Clouthier, who describes herself as “a closet introvert,” hadn’t heard of Buchanan before she auditioned – nor did she know the name and story of Arthur McDuffie. In that, she wasn’t alone: Made up of people who were very young or not yet born in 1979-80, most of the locally based cast didn’t know about McDuffie’s case either.

To take on the role of Buchanan, the actor read the reporter’s 1987 memoir “The Corpse Had a Familiar Face.”  Though she has never been a journalist nor covered thousands of murders as Buchanan did on the crime beat, Clouthier says the book provided a window into the Pulitzer winner’s thought process.

“I resonated with her drive and her joyful disregard for what other people thought she ought to be doing,” says Clouthier, who will conceal her long, curly red hair beneath a blonde wig to play Buchanan.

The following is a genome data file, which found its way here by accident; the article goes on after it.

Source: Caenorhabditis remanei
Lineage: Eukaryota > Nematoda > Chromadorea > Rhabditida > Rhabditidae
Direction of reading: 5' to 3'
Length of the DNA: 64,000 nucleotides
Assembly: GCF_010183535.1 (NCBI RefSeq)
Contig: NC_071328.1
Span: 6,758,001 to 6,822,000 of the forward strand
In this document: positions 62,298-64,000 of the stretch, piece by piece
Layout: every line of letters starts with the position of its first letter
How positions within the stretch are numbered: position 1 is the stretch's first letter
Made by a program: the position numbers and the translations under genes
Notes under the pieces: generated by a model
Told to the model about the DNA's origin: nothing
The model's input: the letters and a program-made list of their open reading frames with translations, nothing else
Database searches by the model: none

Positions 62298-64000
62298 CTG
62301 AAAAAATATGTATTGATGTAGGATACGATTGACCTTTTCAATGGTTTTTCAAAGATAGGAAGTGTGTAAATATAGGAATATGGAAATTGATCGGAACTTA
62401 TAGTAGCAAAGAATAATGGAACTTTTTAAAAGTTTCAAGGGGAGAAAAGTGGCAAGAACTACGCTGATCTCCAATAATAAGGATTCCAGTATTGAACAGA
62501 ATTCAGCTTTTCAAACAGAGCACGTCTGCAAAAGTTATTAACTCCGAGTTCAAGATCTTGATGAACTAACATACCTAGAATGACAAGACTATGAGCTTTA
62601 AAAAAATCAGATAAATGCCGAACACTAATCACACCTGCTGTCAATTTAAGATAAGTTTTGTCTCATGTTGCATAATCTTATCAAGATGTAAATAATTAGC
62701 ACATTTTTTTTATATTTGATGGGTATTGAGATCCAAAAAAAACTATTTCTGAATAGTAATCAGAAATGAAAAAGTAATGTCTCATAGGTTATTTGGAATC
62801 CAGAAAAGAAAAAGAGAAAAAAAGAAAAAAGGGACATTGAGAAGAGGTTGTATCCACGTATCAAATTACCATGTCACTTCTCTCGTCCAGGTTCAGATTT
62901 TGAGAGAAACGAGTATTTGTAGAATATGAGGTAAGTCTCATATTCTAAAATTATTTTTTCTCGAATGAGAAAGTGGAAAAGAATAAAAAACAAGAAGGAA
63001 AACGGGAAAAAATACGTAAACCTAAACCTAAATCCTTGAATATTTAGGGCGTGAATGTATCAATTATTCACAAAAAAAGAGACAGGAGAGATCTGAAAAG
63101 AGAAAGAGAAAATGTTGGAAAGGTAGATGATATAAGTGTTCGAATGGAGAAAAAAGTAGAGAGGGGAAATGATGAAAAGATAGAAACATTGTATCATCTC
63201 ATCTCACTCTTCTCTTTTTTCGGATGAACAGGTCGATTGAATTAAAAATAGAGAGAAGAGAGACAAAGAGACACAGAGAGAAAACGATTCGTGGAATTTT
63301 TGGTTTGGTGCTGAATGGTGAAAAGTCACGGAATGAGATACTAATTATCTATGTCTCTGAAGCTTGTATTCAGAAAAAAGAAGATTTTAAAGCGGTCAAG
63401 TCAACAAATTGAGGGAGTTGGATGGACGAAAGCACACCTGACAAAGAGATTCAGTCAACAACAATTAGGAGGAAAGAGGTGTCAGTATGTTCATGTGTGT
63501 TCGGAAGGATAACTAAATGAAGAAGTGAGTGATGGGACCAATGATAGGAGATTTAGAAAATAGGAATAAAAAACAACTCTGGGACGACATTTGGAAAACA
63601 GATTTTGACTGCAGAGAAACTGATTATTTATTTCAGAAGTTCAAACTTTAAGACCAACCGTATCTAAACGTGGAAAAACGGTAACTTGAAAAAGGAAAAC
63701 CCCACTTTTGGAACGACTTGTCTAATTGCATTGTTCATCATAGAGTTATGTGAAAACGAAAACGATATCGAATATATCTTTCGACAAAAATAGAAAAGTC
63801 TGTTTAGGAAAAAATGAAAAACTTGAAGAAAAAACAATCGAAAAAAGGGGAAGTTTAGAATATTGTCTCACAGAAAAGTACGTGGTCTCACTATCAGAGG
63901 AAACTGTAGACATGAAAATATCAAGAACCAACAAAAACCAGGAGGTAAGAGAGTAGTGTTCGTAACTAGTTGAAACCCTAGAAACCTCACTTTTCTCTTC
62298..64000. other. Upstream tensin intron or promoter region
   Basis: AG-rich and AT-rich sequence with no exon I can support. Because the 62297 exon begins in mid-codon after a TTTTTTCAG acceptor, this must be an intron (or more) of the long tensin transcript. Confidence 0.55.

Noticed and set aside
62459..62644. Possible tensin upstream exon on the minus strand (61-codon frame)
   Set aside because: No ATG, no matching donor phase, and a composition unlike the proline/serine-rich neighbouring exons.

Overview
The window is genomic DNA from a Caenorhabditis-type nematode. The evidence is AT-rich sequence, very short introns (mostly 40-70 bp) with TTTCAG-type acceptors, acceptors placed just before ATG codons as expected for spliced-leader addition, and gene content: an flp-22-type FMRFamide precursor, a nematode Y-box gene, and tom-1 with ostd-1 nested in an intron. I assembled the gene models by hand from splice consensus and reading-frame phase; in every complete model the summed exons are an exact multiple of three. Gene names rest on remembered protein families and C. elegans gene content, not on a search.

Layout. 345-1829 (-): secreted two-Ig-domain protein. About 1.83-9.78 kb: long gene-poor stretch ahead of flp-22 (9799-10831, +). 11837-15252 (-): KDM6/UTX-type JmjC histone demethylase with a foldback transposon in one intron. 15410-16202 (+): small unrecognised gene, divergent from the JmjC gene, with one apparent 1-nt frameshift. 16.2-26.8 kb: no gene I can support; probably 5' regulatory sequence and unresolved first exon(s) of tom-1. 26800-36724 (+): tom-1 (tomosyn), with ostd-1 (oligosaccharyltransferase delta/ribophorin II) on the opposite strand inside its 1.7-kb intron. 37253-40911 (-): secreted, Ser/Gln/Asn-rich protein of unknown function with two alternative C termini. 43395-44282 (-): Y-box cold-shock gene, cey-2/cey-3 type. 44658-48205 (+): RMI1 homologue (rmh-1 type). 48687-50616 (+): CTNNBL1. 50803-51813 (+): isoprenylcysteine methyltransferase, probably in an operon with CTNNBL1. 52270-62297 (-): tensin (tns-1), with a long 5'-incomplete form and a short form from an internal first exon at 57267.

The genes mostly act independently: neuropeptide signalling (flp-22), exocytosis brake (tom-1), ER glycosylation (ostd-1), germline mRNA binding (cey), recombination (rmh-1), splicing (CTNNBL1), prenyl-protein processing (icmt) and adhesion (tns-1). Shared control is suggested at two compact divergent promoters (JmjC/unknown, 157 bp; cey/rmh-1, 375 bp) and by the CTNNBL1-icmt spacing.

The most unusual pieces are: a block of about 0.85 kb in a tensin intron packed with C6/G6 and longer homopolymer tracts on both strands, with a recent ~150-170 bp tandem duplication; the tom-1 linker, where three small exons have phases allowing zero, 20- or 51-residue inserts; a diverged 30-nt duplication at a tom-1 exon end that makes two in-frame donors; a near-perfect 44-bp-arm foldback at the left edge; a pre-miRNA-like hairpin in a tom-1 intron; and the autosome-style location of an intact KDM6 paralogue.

“Generally, I’m a character actress who doesn’t play a lot of real people. This is a woman who is very well-known and still alive…Any woman who has ever had a dream can relate. She lives her dream loudly and a bit recklessly for her emotional well-being.”

Clouthier and Roderick Randle, who portrays McDuffie, are the only two actors who play a single role in “Dangerous Days.”  Jovon Jacobs, Caleb Scott, Krystal Millie Valdes, Rene Granado and Trovillion play multiple roles, allowing for a more sweeping telling of the story. Except for Scott’s role as Marshall Frank, the detective who was captain of Dade County’s homicide division, the names of characters have been changed, though most are modeled on people who lived the story.



Caitlin Clouthier as crime reporter Edna Buchanan (right) contemplates her next move in the Miami New Drama world premiere of “Dangerous Days.” (Photo courtesy of FURIOSA Productions)